Introduction to Spring Boot for Beginners

Spring Boot is a very impressive Java framework designed to untangle the development of stand-alone, production-grade Spring-based applications. It aims to eliminate the boilerplate configuration required when building Spring applications and provides a powerful list of defaults and auto-configuration options.

In this tutorial, we’ll cover the following topics:

  1. Setting up a Spring Boot project
  2. Creating a simple RESTful API
  3. Building and running the application
  4. Testing the API endpoints


Before getting started, ensure you have the following prerequisites:

  1. Java Development Kit (JDK) installed on your system.
  2. An Integrated Development Environment (IDE) such as IntelliJ IDEA or Eclipse.

Step 1: Setting up a Spring Boot project

To begin, let’s set up a new Spring Boot project. You can use Spring Initializr, which is a web-based tool that generates a project structure with the required dependencies.

  1. Open your web browser and go to Spring Initializer.
  2. Set the following project details:
  • Project: Maven Project
  • Language: Java
  • Spring Boot: {Choose the latest stable version}
  • Group: com.example
  • Artifact: spring-boot-demo
  • Packaging: Jar
  • Java: {Choose the Java version you have installed}
  1. Click on the “Add Dependencies” button and add the following dependencies:
  • Spring Web
  • Spring Data JPA (optional, if you plan to use a database)
  1. Click the “Generate” button to download the project as a ZIP file.
  2. Extract the downloaded ZIP file to a directory of your choice.

Step 2: Creating a simple RESTful API

In this step, we’ll create a simple RESTful API that exposes some endpoints for managing a collection of entities. Let’s assume we’re building a TODO application.

  1. Open your IDE and import the project you generated in Step 1.
  2. Create a new Java class named Todo under the com.example.demo package with the following content:
package com.example.demo;

public class Todo {
    private Long id;
    private String title;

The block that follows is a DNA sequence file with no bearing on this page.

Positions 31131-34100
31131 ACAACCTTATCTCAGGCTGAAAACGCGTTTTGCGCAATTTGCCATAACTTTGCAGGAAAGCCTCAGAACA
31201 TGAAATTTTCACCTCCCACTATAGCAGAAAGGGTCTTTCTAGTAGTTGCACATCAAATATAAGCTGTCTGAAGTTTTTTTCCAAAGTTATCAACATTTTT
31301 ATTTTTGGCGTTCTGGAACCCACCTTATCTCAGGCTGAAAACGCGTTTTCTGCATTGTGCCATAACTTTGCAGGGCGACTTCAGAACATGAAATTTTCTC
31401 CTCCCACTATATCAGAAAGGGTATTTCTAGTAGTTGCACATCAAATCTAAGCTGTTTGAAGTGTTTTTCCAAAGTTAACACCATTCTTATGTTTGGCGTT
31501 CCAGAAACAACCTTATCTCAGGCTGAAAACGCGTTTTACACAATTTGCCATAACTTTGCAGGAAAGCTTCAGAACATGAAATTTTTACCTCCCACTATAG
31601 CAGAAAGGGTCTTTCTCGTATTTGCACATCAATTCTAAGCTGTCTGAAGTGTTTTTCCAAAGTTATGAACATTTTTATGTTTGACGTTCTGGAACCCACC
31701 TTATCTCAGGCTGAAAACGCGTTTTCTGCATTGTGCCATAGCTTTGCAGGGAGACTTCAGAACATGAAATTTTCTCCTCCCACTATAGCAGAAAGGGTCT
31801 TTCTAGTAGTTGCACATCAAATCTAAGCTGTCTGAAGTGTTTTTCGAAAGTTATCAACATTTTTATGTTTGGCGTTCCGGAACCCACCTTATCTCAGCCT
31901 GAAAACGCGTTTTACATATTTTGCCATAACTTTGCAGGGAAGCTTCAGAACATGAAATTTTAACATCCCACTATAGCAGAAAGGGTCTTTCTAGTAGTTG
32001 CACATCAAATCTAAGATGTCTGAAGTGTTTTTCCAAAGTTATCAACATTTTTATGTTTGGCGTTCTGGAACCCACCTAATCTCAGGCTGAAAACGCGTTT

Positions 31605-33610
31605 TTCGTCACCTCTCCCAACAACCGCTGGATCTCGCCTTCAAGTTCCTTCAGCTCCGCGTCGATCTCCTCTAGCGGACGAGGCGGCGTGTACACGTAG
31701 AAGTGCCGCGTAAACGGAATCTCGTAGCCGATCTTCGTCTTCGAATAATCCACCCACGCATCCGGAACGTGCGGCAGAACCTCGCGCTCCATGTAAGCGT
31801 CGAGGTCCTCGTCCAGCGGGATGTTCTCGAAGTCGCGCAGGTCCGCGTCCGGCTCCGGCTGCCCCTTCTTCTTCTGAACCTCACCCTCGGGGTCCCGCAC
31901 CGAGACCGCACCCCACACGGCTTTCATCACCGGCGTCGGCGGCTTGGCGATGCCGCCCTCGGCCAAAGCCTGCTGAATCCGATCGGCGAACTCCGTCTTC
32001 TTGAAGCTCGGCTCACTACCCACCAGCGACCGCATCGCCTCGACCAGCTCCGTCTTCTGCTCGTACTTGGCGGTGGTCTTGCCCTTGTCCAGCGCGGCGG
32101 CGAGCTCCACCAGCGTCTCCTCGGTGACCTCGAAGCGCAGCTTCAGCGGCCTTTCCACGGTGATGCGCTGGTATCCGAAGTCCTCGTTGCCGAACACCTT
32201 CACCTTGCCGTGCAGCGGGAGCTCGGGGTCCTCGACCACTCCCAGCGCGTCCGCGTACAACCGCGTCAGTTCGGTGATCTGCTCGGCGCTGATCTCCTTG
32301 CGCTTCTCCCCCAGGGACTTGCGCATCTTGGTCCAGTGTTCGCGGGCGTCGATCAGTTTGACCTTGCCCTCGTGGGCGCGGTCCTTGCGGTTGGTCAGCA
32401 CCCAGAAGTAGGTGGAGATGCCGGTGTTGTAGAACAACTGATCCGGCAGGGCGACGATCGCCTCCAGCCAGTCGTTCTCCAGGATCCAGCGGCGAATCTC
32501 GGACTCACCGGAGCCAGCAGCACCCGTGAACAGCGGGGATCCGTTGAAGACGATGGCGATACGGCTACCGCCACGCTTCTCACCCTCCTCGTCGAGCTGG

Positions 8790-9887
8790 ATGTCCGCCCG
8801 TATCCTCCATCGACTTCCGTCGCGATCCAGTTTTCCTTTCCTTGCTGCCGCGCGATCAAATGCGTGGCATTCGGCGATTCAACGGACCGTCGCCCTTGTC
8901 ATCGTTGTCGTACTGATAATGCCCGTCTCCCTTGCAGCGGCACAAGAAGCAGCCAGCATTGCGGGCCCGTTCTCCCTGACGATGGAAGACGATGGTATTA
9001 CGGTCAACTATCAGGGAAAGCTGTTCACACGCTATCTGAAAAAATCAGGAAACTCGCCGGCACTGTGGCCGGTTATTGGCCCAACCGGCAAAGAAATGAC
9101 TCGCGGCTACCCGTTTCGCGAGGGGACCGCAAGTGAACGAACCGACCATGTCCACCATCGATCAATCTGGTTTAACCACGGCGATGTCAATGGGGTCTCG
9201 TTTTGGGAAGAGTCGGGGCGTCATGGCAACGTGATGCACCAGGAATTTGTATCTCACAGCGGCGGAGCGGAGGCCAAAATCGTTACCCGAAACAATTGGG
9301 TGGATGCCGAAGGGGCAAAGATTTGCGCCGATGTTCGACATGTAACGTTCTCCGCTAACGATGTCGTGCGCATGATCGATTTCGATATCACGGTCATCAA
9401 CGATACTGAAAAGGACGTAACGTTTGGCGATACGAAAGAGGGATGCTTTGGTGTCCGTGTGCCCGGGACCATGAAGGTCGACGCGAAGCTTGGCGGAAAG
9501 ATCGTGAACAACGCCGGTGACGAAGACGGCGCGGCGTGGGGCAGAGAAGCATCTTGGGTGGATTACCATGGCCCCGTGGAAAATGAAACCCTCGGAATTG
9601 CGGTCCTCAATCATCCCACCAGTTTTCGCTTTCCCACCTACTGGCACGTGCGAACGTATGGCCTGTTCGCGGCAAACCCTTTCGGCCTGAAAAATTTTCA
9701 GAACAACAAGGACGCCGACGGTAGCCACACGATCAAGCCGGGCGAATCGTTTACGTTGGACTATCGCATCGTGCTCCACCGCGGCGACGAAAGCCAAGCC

private boolean completed;

    // Constructors, getters, and setters
  1. Create a new Java class named TodoController under the com.example.demo package with the following content:
package com.example.demo;

import org.springframework.web.bind.annotation.*;

import java.util.ArrayList;
import java.util.List;

public class TodoController {
    private List<Todo> todos = new ArrayList<>();

    public List<Todo> getAllTodos() {
        return todos;

    public Todo createTodo(@RequestBody Todo todo) {
        return todo;

    // Additional CRUD operations can be added here

Step 3: Building and running the application

Now, let’s build and run the Spring Boot application.

  1. Open a terminal or command prompt and navigate to the project’s root directory.
  2. Build the application using the following command:
mvn clean install
  1. Once the build completes successfully, run the application with the following command:
java -jar target/spring-boot-demo.jar

Step 4: Testing the API endpoints

Now that the application is up and running, let’s test the API endpoints using a tool like cURL or Postman.

  1. Open your preferred API testing tool.
  2. Send a GET request to http://localhost:8080/todos to retrieve all todos. You should receive an empty JSON array.
  3. Send a POST request to http://localhost:8080/todos with the following JSON payload to create a new todo:
    "id": 1,
    "title": "Finish tutorial",
    "completed": false
  1. Send another GET request to http://localhost:8080/todos to verify that the newly created todo is returned.

That’s it! You’ve created a simple Spring Boot application with a RESTful API.

Feel free to explore more advanced features of Spring Boot, such as connecting to a database, adding security, or implementing more complex business logic. The official Spring Boot documentation is a great resource to learn more about the framework and its capabilities.

Happy coding!

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